05 April 2020

Finding that Lichfield link
in a Larkin poem in this
time of not going to church

‘A serious house on serious earth it is’ … Saint Michael’s Church, Greenhill, Lichfield (Photograph: Patrick Comerford)

Patrick Comerford

When Philip Larkin spent a Christmas holiday with his family in Lichfield in 1940-1941, he wrote three poems: ‘Christmas 1940,’ ‘Out in the lane I pause’ and ‘Ghosts.’

I was writing yesterday – in this time of not being able to go to church – about Philip Larkin’s poem, ‘The Trees.’ But, of course, not being able to go to church on Palm Sunday because of the Covid-19 restrictions reminds me too that the first of Larkin’s great poems is ‘Church Going,’ which was published in The Less Deceived (1955), Larkin’s first mature collection of poetry. As I read this poem again, I was surprised to find confirmation for my intuitive notions that this poem is set in Lichfield, and not in Northern Ireland.

‘Church Going’ is a poem that tells us much about Larkin’s sense of being elsewhere, not committed to a particular location nor alienated from it. Larkin complained that it took him a long time to write this poem in 1954, with 19 pages of drafts, including seven pages of drafts of the last stanza.

Larkin described ‘Church Going’ as his ‘Betjeman poem,’ but it also has echoes of TS Eliot’s Little Gidding in the Four Quartets:

You are not here to verify,
Instruct yourself, or inform curiosity
Or carry report. You are here to kneel
Where prayer has been valid. And prayer is more
Than an order of words, the conscious occupation
Of the praying mind, or the sound of the voice praying.
And what the dead had no speech for, when living,
They can tell you, being dead: the communication
Of the dead is tongued with fire beyond the language of the living.
Here, the intersection of the timeless moment
Is England and nowhere. Never and always.

There are hints too in the poem of TS Eliot’s Journey Of The Magi.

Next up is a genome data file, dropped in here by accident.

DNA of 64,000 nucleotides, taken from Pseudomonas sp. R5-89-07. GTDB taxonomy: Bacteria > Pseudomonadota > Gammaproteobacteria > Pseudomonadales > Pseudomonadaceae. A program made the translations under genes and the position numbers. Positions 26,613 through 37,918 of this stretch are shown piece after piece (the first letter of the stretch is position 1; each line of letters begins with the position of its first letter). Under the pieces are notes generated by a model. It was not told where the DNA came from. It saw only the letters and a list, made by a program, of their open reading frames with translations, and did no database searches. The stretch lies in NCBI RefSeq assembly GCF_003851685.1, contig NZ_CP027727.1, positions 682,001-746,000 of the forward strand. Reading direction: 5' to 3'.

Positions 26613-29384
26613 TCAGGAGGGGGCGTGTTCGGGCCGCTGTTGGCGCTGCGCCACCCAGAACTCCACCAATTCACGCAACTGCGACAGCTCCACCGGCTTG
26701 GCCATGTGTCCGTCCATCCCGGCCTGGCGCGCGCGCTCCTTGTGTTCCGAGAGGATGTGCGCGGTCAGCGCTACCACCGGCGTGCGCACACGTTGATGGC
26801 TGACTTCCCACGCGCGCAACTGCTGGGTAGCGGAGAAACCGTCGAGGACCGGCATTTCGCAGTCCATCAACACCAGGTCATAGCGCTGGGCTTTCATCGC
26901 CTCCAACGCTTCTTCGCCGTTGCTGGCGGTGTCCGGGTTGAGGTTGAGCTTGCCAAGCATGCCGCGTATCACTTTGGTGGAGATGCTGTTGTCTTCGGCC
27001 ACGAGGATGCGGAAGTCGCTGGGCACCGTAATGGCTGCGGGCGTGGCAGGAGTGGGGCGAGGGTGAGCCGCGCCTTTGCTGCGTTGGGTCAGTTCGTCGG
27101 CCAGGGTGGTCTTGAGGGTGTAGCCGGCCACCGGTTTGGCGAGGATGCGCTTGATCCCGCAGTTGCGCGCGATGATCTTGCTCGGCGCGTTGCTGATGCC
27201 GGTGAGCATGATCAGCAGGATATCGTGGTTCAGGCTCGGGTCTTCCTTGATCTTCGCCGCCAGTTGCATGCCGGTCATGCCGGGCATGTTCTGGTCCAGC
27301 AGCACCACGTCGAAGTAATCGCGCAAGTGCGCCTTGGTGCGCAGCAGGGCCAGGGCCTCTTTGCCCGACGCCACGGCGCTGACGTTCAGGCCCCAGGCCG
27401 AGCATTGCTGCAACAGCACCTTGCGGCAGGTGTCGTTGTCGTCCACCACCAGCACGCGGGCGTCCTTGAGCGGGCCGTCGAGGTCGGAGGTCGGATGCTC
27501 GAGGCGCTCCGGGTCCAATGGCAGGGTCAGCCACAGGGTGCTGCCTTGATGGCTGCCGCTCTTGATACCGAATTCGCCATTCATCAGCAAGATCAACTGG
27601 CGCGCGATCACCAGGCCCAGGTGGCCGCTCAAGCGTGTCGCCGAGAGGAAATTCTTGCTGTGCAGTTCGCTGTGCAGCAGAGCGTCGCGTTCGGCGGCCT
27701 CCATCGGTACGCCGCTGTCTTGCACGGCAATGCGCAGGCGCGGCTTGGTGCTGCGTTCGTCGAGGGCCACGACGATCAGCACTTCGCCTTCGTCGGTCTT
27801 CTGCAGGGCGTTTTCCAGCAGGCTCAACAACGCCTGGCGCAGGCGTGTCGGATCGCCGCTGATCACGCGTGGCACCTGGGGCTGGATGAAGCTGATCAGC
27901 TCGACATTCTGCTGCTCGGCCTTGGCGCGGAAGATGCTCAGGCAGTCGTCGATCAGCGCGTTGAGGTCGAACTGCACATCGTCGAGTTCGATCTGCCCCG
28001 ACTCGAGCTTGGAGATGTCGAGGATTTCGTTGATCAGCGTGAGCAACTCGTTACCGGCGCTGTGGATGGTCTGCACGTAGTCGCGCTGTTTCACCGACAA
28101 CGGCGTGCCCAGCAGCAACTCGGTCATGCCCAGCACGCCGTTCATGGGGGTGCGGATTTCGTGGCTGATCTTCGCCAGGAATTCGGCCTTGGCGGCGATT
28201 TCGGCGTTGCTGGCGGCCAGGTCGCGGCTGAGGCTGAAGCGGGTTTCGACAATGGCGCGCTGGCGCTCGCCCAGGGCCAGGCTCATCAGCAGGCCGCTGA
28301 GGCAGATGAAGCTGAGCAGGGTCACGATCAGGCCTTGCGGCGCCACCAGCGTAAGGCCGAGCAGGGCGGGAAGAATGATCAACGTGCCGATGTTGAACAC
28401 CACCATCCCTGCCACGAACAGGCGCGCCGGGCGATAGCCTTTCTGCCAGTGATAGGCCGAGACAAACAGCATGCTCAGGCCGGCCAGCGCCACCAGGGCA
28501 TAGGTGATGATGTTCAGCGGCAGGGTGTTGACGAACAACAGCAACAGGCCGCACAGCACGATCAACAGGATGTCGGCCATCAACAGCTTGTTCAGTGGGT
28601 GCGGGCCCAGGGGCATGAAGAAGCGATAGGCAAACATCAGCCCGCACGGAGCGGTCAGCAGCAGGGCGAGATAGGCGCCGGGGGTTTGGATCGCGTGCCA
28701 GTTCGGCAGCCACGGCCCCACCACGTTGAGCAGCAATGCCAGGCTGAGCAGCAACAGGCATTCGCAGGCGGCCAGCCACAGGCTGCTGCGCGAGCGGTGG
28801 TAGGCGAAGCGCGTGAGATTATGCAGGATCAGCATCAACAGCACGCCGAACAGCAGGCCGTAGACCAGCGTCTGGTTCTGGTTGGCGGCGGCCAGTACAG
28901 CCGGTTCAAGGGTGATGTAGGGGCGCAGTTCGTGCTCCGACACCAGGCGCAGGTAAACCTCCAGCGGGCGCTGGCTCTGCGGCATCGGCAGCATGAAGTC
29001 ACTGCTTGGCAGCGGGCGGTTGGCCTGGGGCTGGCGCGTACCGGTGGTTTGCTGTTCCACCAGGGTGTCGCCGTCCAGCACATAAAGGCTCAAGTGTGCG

‘Church Going’ was written by Larkin almost 70 years ago in 1954, and it took him about three months to finish it. After a delay of about a year, during which the poem was lost, it was first published eventually in the Spectator on 18 November 1955. That version included some misprints that were not corrected until an edition of his poems was published in January 1962.

While he was writing this poem, Larkin asked his mother to send him her copies of the Church Times so ‘he could brush up on pyxes and stuff.’

Among the cuttings from the Church Times he kept, one from 7 May 1954 was headed ‘Save Our Churches week.’ The Archbishop of Canterbury had issued an appeal on behalf of the Historic Churches’ Preservation Trust, saying that over 2,000 churches must be helped at once, and that without immediate support about 200 churches in England were in imminent danger of ruin.

Ten years later, Larkin also said he had been inspired by a visit one Sunday afternoon, while he was working in Belfast, to a ruined country church in a town south-east of Belfast. Although he had previously seen bombed churches, this was the first church he had visited that ‘had simply fallen into disuse, and for a few moments I felt the decline of Christianity in our century as tangible as gooseflesh.’ In a later interview he recalled: ‘I’d never seen a ruined church before – discarded. It shocked me.’